• hypersenstttvity: allergy;
  • asthma;
  • eczema;
  • hay fever;
  • child;
  • adolescence;
  • prevalence;
  • school health service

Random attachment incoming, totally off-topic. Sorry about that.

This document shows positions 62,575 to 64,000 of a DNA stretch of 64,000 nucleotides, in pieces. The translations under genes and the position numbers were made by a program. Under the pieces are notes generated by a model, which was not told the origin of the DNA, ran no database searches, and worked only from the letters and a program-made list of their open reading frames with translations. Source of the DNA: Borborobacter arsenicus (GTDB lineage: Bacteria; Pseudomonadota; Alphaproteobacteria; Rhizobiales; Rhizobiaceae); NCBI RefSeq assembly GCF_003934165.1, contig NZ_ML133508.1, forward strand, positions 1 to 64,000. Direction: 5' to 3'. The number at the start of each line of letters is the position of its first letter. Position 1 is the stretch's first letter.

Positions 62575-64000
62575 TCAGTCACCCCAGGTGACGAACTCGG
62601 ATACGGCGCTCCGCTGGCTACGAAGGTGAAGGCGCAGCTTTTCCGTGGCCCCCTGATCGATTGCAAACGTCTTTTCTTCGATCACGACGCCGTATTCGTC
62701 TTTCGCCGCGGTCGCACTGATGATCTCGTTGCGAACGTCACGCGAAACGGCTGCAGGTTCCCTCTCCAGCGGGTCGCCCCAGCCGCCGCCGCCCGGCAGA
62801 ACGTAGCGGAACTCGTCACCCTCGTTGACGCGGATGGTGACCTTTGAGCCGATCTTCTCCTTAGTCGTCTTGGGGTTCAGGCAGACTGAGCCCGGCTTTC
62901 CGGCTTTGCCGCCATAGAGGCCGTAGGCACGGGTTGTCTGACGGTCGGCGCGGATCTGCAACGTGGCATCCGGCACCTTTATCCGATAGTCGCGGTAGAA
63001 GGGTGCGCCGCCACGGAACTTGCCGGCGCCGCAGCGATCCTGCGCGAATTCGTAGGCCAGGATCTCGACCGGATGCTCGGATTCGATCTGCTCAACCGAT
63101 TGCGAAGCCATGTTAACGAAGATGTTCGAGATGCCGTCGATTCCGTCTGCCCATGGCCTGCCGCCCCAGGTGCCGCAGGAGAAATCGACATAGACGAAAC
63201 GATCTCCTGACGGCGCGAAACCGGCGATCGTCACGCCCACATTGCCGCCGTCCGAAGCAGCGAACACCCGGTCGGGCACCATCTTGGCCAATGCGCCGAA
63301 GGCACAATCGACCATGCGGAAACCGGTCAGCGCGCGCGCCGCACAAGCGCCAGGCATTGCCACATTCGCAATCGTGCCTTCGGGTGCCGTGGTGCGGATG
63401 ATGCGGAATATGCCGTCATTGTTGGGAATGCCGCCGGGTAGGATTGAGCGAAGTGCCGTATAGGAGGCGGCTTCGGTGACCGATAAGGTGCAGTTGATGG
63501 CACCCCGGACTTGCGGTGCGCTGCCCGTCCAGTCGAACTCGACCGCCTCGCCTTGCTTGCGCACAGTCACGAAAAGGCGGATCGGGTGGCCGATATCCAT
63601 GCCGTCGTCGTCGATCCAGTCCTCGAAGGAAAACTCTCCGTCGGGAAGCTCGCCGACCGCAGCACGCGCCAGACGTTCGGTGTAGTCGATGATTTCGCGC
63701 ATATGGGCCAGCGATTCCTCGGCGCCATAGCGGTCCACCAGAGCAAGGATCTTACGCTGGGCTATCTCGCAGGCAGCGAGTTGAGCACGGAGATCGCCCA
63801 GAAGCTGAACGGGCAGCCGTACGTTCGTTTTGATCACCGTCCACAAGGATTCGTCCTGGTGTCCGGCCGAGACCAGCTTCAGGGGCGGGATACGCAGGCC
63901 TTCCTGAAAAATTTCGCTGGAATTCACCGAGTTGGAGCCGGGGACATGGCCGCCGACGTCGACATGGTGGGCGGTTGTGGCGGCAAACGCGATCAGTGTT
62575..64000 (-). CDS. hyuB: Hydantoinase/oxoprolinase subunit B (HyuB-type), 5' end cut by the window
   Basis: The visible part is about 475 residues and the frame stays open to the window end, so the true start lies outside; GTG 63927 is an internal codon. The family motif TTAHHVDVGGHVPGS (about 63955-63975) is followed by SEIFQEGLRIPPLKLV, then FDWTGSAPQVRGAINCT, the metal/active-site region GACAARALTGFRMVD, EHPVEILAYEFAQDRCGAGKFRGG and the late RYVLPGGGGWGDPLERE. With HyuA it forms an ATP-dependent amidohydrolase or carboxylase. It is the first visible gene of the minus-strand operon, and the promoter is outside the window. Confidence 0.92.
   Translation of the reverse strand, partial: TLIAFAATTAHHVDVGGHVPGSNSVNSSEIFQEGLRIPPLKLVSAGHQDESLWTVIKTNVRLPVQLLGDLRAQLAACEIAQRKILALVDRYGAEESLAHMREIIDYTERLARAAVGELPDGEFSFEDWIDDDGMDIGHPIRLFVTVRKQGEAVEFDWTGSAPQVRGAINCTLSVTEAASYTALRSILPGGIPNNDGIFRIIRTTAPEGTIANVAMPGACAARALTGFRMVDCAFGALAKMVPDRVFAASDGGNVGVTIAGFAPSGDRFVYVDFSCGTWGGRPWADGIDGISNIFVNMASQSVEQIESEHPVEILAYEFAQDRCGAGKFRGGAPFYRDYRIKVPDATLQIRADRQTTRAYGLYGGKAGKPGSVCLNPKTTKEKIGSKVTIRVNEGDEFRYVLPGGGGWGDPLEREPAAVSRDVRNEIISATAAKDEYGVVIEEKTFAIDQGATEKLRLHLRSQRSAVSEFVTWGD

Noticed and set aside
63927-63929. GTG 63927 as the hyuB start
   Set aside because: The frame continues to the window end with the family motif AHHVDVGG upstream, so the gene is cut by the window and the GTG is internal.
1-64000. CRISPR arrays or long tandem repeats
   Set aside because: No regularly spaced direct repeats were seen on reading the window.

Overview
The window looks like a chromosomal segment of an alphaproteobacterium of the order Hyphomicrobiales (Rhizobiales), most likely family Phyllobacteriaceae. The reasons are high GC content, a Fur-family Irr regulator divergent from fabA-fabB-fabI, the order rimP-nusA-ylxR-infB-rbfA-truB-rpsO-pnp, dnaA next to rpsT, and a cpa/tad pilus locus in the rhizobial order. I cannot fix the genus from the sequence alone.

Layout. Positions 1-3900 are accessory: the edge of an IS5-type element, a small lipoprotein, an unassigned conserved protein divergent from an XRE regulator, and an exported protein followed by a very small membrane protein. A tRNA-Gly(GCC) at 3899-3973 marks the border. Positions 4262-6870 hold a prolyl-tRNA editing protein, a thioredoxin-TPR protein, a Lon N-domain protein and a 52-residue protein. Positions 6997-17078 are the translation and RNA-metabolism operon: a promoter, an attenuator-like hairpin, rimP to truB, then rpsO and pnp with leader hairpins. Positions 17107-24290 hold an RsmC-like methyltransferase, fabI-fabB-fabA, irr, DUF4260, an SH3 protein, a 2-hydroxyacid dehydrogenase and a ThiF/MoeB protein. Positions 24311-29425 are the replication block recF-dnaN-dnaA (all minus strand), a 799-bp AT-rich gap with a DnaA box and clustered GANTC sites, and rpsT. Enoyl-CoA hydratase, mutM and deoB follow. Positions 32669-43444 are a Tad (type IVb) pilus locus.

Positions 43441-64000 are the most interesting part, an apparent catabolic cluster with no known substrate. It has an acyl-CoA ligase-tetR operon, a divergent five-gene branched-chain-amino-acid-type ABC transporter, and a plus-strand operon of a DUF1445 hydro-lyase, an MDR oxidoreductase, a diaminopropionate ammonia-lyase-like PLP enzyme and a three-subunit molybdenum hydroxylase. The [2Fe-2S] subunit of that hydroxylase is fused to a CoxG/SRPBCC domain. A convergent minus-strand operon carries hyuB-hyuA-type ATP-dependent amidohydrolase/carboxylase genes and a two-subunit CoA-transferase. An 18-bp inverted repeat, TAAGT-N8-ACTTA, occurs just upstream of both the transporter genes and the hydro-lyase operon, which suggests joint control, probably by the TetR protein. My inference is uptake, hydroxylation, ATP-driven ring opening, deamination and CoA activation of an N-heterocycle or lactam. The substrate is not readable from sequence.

As a result of a 1990 survey by questionnaire, the symptoms of atopy among all 4, 952 school children aged 5 to 16 years in the municipal district of Viborg, Denmark, were registered. Random eheeks, made among children who were recorded as having symptoms, and others who were recorded as having none, accorded well with the information supplied by the parents about symptoms and the clinical diagnosis of a specialist; 10. 5% of all school children had rhinitis, 7% had atopic eczema, 3. 2% had urticaria and 4. 5% had asthma; ¼ of all those questioned had shown symptoms within the last year, and a further 13% of all the children were reported as having had atopic symptoms that had disappeared more than a year previously. Of the children showing symptoms within the last year before the survey, ⅔ had gone to a doctor. Of the children with present symptoms, largely asthma, ¼ had been referred to a hospital allergy clinic. For ⅓ of the children with present symptoms, these had led to no contact with a doctor. Of the cases with present symptoms, 6. 5% had had contact with natural healers or chiro-practers. Rhinitis and asthma were most freqent among boys, while atopic eczema was most frequent among girls. For both sexes, the frequency of rhinitis increased during their years at school, while the frequency of skin symptoms fell.